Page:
Oxycodone is the main ingredient in OxyContin and other popular painkillers. It is a powerful opiate drug. Although it can be effective for short-term pain management, it is not a long-term pain management solution. Oxycodone producers recognize its abuse potential. They regularly reformulate the drug to make it harder to crush or otherwise misuse. This does not make abuse impossible or addiction unlikely.

Oxycodone works by changing how the brain functions. It changes how the brain interprets pain and experiences pleasure. Any use can lead to tolerance and dependence. These are natural physical and psychological reactions to opiate use. They are also the reason you experience withdrawal symptoms when you try to end oxycodone use. Dependence and addiction require professional treatment.

Common Paths to Addiction

Doctor writing prescriptionOxycodone abuse often begins with a prescription. Drug and Alcohol Dependence found that 31 percent of people entering a treatment program for addiction to oxycodone once had a valid prescription for the drug.1 You can become addicted without ever misusing your prescription. Abuse makes dependence and addiction more likely. It changes the course of addiction development. It changes how addiction should be treated and addressed. However, regardless of whether or not you have a prescription, ending drug abuse requires treatment. It doesn’t matter if you have used a drug for fun and pleasure or simply to manage physical or emotional pain. Addiction changes the brain. It changes how you think and act. It changes the body as well. Your body begins to expect oxycodone. It adjusts so that “normal” involves the drug’s presence. When the drug isn’t there, your body becomes unbalanced. You will experience withdrawal symptoms such as anxiety, muscle aches, and sweating. These can progress to nausea and vomiting. Symptoms can begin within a day of your last dose.2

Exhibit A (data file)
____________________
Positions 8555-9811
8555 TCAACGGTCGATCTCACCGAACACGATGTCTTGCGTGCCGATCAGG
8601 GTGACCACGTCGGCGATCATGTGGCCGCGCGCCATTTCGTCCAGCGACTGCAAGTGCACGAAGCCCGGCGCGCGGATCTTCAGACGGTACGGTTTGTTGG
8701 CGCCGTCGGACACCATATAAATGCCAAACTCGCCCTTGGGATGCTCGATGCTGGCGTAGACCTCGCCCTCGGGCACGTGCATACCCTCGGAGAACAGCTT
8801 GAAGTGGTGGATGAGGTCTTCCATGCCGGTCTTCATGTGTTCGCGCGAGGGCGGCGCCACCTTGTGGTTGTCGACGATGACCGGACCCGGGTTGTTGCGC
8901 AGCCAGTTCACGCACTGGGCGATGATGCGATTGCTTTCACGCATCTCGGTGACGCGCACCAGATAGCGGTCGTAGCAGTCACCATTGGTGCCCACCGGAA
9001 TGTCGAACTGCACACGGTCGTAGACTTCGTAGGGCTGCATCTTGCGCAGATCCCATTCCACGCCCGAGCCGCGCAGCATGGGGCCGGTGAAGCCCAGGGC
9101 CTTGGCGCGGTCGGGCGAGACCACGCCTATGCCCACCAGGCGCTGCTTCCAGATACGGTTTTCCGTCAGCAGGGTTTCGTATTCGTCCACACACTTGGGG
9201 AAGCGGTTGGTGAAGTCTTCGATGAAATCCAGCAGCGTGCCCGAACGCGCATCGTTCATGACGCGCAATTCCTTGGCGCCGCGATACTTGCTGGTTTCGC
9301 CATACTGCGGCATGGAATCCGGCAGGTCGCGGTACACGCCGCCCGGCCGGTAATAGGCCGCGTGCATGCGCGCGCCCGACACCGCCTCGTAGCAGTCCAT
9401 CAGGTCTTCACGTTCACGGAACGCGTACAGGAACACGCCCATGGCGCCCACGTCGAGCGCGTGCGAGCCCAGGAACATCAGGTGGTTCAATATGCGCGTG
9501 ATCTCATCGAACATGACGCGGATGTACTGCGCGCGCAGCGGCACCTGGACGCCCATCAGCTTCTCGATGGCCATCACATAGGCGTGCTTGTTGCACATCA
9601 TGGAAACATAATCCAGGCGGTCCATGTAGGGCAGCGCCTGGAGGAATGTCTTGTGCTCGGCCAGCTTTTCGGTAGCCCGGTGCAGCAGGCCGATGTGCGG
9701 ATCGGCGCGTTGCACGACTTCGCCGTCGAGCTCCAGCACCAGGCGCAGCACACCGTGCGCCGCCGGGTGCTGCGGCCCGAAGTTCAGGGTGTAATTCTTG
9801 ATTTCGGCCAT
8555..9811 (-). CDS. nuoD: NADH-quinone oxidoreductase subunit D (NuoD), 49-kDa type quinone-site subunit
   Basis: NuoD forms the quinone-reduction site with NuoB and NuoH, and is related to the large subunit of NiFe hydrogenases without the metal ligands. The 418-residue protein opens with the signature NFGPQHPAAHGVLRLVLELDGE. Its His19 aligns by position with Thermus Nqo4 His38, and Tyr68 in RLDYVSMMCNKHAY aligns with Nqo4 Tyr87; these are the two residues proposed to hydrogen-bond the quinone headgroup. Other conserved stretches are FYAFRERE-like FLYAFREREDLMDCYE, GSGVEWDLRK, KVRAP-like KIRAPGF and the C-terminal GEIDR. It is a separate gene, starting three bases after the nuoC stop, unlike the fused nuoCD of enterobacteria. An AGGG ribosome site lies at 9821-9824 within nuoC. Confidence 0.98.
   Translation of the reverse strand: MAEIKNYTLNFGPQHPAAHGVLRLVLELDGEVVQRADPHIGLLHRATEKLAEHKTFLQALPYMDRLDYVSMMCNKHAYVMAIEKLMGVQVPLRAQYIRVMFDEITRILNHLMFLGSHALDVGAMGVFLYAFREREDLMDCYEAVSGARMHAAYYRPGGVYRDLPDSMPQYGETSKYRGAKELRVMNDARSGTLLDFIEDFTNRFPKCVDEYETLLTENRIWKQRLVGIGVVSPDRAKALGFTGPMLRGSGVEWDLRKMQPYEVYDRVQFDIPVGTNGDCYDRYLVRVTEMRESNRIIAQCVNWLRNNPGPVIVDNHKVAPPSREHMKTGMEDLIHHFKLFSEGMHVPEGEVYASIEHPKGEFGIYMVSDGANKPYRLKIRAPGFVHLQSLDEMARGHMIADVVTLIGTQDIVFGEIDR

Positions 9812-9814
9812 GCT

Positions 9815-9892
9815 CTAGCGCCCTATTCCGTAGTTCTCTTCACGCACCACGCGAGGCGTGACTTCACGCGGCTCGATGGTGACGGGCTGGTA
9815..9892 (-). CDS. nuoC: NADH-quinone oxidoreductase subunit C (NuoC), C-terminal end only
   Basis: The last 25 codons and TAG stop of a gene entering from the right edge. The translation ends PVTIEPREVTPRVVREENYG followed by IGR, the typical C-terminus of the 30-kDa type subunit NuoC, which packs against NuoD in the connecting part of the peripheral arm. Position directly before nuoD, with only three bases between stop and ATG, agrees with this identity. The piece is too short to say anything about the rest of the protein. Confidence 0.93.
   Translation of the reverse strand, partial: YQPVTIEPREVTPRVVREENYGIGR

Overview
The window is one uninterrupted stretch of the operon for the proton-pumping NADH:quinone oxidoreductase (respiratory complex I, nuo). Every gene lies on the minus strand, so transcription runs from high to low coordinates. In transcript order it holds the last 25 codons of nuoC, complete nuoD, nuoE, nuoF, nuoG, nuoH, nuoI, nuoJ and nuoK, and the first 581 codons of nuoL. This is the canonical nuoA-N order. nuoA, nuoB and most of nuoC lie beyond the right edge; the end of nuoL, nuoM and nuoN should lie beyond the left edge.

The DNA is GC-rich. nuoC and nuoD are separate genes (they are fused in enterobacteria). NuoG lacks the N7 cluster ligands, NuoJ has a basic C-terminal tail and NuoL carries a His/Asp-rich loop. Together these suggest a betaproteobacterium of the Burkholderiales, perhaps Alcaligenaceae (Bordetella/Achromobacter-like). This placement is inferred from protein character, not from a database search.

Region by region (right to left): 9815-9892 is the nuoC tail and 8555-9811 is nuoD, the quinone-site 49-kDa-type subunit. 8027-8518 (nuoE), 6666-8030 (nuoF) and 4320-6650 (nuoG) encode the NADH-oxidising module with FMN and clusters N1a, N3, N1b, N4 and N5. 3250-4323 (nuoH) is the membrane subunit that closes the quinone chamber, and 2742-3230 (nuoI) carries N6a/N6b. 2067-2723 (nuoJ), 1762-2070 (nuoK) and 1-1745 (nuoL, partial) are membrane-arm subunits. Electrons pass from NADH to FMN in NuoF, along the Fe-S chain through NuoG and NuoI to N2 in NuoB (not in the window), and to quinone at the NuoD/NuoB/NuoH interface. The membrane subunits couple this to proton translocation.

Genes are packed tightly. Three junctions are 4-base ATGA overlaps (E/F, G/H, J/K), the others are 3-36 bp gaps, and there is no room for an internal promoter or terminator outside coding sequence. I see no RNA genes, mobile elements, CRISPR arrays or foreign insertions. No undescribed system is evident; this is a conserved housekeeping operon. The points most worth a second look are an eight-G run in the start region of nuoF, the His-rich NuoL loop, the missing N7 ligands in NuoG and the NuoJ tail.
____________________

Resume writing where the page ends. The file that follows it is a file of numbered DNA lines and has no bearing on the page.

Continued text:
Early Substance Abuse Treatment

Finding treatment before beginning detox and withdrawal ensures you have medical and personal support the entire. This means you will be as physically comfortable and as safe as possible. You will have accountability and encouragement. Immediate relapse is much less likely if you choose medically supervised detox services. Long-term relapse is also less likely if you follow these services with in-depth therapy and integrated care.

Long-Term Addiction Recovery

Detox doesn’t address the thoughts, habits and mental health changes that come with addiction. Unless these are treated, withdrawal and detox are only short-term breaks in substance abuse. Addiction treatment programs offer the time, space and resources for real recovery. These programs teach you about addiction. They offer community support from recovering peers. Medical professionals on staff offer physical health care from the first day of detox on through treatment and after. Therapists help you make changes for long-term health. They help you draw on personal strengths and develop new coping skills.

Your individual treatment plan may involve Cognitive Behavioral Therapy, family therapy, and relapse prevention training. It may include supportive practices such as meditation, yoga, and art therapy. Your path to addiction was unique. Your journey to wellness will be as well. Choose a treatment program that recognizes addiction as an individual disease.

Call Black Bear Lodge to learn more about our integrated, personalized treatment plans. We offer comprehensive care so that you find mental and physical health as you recover from addiction. Black Bear Lodge is located just outside of Atlanta, Georgia. We provide the peers, professionals, and environment that can nurture your early recovery and support your long-term sobriety. Get back on track. Give us a call at 706-914-2327 and get started today.


1 Potter, Jennifer; Borrow, Jennifer; Greenfield, Shelly; Weiss, Roger. “Substance Use Histories in Patients Seeking Treatment for Controlled-Release Oxycodone Dependence.” Drug and Alcohol Dependence. 11 Nov. 2014. Accessed 10 Jul. 2017.

2 Heller, Jacob. “Opiate and Opioid Withdrawal.” Medline Plus. 20 Apr. 2016. Accessed 10 Jul. 2017.